this issue contains
>> The VANITY of Allegory
>> Interview with Nan Goldin
>> An Eye to the Self
>> Confess All: Gillian Wearing

>> archive

An Eye to the Self

Representative stagings, ruthless self-scrutiny, masked role-playing: as a means of examining identity, the self-portrait has been a key method of artistic reflection since Albrecht Dürer’s day. Citing examples from the Deutsche Bank Collection, Christiane Meixner shows how powerfully these images of self reflect today’s zeitgeist.

Lovis Corinth, Self Portrait, 1919
Deutsche Bank Collection

Ivan Karp got the point quickly: "You know," he said to the young and somewhat indecisive Andy Warhol, who was pondering what subject to use for his first commissioned work in 1963, "It’s YOU that people want to see." At least that’s how Warhol recalled the exchange in his memoirs, POPism . Whether the art dealer Karp really provided the idea for Warhol’s subsequent self-reflection in endless variation, or whether a sensibility for multiple identity already lay at the heart of the American artist’s creative motivation, the anecdote pales in the face of what Warhol’s serial work on the self opened up for an entire genre.

When Warhol took his picture in a public photo booth and then blew it up and converted it into silkscreen, he not only demonstrated a remarkable break between an artistic practice that regards its own likeness from the greatest possible distance and the classical self-portrait as it was created in studios throughout the end of the 19th century. In place of sensitive self-reflection and the truest possible description of an individual artistic existence, Warhol posited a masked game of roles and, in the process, hit the nerve of an entire generation.

Günter Brus, Untitled, 1965
Deutsche Bank Collection

A look at the development of the self-portrait shows just how great the difference between the historical genre and its 20th-century descendents has become. The classical portraits, which at the very latest with Rembrandt reflected upon the artist’s standing in a social context, have remained legible as autobiographical documents. Yet as early as the 18th century, an academic genre arose with clearly defined iconographic attributes by means of which the artist stylized himself either as an outsider or as part of the bourgeois elite.

Florian Merkel, Untitled
(Self Portrait with Wind Rose), 1992
Deutsche Bank Collection

Following 1900, the artistic avant-garde implemented various strategies to demonstrate the fact that this repertoire, in the context of the psychoanalysis that Sigmund Freud was introducing to the public at the time, was no longer adequate as an instrument of self-perception. Aspects of this resonate to the present day; when one recalls Egon Schiele’s gestural, deformed heads and busts or masturbation scenes, a direct line can be drawn to the ballpoint-pen drawings that Günter Brus made on paper in 1965. Just as Schiele did, Brus, who came from Abstract Expressionism and proceeded through self-painting and self-injury to arrive at a form of bodily analysis in his tied and sewn torsi, resisted every attempt to keep up the illusion of the intact self.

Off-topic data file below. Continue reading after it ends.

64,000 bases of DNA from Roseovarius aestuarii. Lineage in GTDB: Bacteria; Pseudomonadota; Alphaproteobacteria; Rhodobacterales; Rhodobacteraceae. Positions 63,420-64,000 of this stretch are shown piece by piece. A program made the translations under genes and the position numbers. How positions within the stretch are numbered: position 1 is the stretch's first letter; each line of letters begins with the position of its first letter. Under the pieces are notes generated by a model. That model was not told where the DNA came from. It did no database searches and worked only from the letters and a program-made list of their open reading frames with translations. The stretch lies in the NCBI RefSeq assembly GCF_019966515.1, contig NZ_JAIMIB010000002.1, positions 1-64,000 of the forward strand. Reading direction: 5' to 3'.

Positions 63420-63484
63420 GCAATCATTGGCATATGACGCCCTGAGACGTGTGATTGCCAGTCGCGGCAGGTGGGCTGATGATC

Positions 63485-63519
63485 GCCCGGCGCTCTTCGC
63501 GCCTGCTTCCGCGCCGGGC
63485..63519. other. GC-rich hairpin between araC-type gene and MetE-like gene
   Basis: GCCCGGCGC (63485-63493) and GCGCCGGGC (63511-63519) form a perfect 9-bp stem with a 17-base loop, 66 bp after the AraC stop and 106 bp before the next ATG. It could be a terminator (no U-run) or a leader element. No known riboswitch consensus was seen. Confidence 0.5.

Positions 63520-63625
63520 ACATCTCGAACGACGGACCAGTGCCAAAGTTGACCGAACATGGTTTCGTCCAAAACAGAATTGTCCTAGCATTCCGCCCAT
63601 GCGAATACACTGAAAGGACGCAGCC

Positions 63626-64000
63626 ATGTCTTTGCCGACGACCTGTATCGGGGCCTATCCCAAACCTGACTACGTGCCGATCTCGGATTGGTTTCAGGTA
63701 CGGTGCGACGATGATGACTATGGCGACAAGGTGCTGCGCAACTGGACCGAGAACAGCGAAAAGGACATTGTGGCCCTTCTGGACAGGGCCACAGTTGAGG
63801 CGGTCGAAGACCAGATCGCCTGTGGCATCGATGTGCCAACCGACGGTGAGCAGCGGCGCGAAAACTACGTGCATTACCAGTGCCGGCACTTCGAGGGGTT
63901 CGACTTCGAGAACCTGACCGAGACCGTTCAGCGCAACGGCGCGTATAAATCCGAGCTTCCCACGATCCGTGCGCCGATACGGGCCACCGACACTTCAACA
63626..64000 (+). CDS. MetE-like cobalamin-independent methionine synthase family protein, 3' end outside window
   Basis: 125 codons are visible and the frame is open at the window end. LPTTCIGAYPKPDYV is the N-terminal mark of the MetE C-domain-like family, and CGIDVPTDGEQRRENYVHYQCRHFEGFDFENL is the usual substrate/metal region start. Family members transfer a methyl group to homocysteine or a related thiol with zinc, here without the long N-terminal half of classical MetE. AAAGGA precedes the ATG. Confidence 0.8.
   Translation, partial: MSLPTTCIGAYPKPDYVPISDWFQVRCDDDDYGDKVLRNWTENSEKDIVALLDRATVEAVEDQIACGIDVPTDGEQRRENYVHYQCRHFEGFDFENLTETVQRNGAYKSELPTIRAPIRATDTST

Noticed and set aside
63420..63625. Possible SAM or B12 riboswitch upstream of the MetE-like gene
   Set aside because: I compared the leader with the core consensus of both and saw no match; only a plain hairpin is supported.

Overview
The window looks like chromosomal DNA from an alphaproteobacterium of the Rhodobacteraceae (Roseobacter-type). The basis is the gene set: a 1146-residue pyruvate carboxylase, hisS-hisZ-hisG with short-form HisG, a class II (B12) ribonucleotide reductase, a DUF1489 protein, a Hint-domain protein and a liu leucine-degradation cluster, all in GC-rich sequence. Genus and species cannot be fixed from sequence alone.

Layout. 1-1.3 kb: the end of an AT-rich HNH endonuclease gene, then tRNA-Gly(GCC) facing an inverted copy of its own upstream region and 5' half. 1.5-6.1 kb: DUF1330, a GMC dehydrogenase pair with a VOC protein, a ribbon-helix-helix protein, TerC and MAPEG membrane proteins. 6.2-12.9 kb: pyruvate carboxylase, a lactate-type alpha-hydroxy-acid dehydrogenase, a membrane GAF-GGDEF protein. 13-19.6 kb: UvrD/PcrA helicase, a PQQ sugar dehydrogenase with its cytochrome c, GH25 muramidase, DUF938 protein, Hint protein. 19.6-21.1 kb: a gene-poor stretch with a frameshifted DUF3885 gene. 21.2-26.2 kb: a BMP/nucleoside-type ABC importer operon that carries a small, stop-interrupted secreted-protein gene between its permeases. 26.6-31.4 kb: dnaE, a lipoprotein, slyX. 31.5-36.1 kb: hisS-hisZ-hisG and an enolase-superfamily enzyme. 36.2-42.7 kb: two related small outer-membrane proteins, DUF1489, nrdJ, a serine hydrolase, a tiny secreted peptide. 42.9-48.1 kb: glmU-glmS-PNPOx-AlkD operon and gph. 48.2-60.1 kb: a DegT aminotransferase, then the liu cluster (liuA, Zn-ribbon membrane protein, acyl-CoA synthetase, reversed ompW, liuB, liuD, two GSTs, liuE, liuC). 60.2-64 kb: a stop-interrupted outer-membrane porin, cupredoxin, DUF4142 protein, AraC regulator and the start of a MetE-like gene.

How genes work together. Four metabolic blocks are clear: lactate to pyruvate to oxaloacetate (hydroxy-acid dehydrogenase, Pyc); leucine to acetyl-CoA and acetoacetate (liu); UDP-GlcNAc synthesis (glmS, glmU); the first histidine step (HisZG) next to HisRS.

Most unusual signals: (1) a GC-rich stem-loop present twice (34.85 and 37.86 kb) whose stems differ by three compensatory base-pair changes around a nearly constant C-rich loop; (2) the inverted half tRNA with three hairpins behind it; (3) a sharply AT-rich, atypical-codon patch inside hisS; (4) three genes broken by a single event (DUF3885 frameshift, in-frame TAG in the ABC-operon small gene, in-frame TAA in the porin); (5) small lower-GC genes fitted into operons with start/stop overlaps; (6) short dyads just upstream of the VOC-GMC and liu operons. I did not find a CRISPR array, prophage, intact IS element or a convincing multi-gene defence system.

Jürgen Klauke, Sonntagsneurosen, no date
Deutsche Bank Collection

Other examples remained without any immediate influence on contemporary art, such as the expressive Self-Portrait in Fantastic Company (1931) by Elfriede Lohse-Wächtler, in which the artist portrayed herself following her commitment to a psychiatric sanatorium in 1929. Like Brus’ fragmented body drawings, this work belongs to the Deutsche Bank Collection.

Thomas Florschütz, Untitled, 1986
Deutsche Bank Collection

One decade earlier, Lovis Corinth, who had pursued the traditional self-portrait throughout each of his earlier phases, had also made his departure: in 1919, he portrayed himself marked by the traumatic experiences of the First World War – in somber colors, using very few lines, and with a strangely unmoved expression. The artist had, in fact, suffered a stroke a few years previously; far from enhancing his condition in any way, Corinth documented the paralyzing effects in an objective manner. Yet what stands out here is the tumult he created with painterly means: the portrait shows an artist whose face can no longer convey its inner emotions; they express themselves nonetheless in a wild brush stroke that functions as a surrogate, making painting into an instrument for introspection.

Salomé, Selbst, 1975
Deutsche Bank Collection

Andy Warhol, Egon Schiele, Günter Brus, Lovis Corinth – four artists, three strategies, and the insight that ascertaining the self by means of self-portrait is no longer a viable means of conveying meaning. Despite this, the painter remains his or her own cheapest and most reliable model, while the genre enables a dialogue and critical evaluation of the artist’s personal identity. In tandem with photography, which took over the mirror’s function as aid, and parallel to the theoretical discoveries in literature of Roland Barthes, Michel Foucault, and Jacques Derrida, the painted self-portrait became increasingly differentiated. Here, however, deconstruction, fragmentation, and calling the genre into question came to fore, demoting the self-portrait to a mere medium.

Katharina Sieverding, Transformer, 1973,
Deutsche Bank Collection

While Body Art and "Me Art" continued to assert the artist’s identity and a performer the likes of Piero Manzoni conserved breath and excrement from his own body, other artists demonstrated just how many selves a single artist can assume. This includes the fake film stills of Cindy Sherman and the photographic self-stylizations of the British artist couple Gilbert & George and Katharina Sieverding who, for her large-scale series Transformer from the 70s, superimposed her own face with the faces of others.

[1] [2]